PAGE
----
However, the race factor is not the only one. In July, the European Court of Justice ruled that to "present a neutral image or to prevent social disputes," European companies may ban women from wearing hijab in workplaces. So, if a woman wants to join a workplace, her appearance is controlled, and when she gets there, she is not paid fairly or has issues on the path of promotion.
There is no darkness but ignorance
The opportunity gap measures the obstacles that women face in their endeavour to get higher-paying positions held mainly by men. A study conducted by Catalyst, a non-profit organization that promotes women in business, states that women are promoted based on performance, while men are promoted based on potential.
In this context, an Australian survey conducted in the finance industry shows that 76 per cent of men are offered promotions without asking. In comparison, only 57 per cent of women had that opportunity. Joanne Lipman, the writer of "That's What She Said: What Men Need to Know (and Women Need to Tell Them) About Working Together," says, “when [a woman] asks for a promotion, people find her “bossy, or uncompromising, or difficult.” Additionally, a study by software company Qualtrics shows that 34 percent of remote working men received a promotion during the Pandemic while only 9 percent of women advanced in their careers around the same time.
In her book “Flatlining,” Author Adia Harvey Wingfield quoted neonatologist Ayana who complains about existing biases: "I see my co-workers that are males, and the race doesn't matter. If you're male, they will call you a doctor. If you're female, they will call you a nurse." Ayana adds: "it's regardless of your race. I see my white co-workers, even just because they're female they still call them nurse." Wingfield concludes that gender inequalities and racial disparities are equally widespread.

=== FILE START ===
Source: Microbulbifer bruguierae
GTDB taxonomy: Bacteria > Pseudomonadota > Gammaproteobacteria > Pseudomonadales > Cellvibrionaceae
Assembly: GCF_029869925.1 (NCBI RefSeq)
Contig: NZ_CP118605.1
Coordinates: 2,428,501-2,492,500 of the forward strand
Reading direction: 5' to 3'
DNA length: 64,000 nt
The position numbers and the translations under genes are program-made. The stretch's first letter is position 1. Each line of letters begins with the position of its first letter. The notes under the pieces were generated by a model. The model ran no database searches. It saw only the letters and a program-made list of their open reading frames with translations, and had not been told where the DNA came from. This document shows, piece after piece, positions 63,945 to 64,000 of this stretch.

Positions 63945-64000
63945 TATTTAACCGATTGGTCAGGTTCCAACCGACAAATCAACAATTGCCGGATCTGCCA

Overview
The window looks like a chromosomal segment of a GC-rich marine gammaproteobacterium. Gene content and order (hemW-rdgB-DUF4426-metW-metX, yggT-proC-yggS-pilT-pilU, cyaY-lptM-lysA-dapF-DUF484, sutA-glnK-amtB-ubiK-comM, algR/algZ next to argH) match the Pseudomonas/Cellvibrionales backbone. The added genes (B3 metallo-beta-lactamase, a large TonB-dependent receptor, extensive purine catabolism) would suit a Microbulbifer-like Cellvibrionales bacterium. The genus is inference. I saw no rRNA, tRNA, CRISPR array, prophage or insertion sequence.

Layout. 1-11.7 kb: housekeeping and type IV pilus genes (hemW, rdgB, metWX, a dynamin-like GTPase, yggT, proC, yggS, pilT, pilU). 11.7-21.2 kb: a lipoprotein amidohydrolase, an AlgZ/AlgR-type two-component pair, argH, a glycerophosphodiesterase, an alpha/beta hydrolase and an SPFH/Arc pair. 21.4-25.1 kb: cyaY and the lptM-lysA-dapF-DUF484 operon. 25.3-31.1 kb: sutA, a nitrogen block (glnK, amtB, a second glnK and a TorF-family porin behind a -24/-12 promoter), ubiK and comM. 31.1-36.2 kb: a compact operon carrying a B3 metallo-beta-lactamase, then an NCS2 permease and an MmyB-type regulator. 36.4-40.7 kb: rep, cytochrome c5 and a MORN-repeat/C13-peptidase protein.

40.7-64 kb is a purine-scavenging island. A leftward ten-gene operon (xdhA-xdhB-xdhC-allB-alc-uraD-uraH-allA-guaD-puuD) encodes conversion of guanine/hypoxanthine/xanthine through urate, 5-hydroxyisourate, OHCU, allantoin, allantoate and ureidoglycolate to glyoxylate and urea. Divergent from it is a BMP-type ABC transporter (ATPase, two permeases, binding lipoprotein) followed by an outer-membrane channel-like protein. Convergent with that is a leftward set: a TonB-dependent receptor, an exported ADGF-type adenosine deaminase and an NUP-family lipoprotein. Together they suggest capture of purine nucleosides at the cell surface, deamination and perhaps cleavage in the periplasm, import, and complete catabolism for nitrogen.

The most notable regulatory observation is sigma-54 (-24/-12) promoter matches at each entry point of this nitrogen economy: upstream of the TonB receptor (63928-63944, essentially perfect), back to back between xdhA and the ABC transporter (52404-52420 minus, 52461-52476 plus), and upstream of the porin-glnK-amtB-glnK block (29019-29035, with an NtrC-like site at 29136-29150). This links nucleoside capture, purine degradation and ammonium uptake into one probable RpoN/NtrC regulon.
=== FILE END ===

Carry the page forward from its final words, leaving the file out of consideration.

There is a general problem of overwork in contemporary corporate cultures. Employers see long work hours as a sign of commitment and leadership. However, the cost for women is higher. Then, there is the so-called ‘motherhood penalty,’ whereby a woman’s pay decreases once she becomes a mother. Research in Denmark shows that women’s occupational rank and chances for being a manager seriously fall just after the first child's birth. Women are subsequently pushed to more "family-friendly" jobs.
There are also other less known issues. For example, the Institute for Fiscal Studies reports that mothers working remotely in the UK experience more interruptions than fathers, mainly because of childcare. On the bright side, fathers’ involvement in childcare has almost doubled post-pandemic in comparison to their contribution in 2014-2015. Nevertheless, in two-parent households, mothers do only one-third of the fathers' uninterrupted paid work hours.
To be or not to be: that is the question
In sum, today’s Judith would face better conditions but would still struggle to have options and fair opportunities. The key issue here is not to have as many female workers as possible. A woman could choose to be a housewife. However, when entering a professional path, she should not be treated like a second-class citizen. She should not be trapped underneath various glass ceilings and unreasonable institutional obstacles.
In the end, the journey is as important as the result. Perhaps, if Shakespeare's sister had existed, she would not have wanted to be a writer like her brother. However, we will never know that as Judith "lies buried at some crossroads where the omnibuses now stop."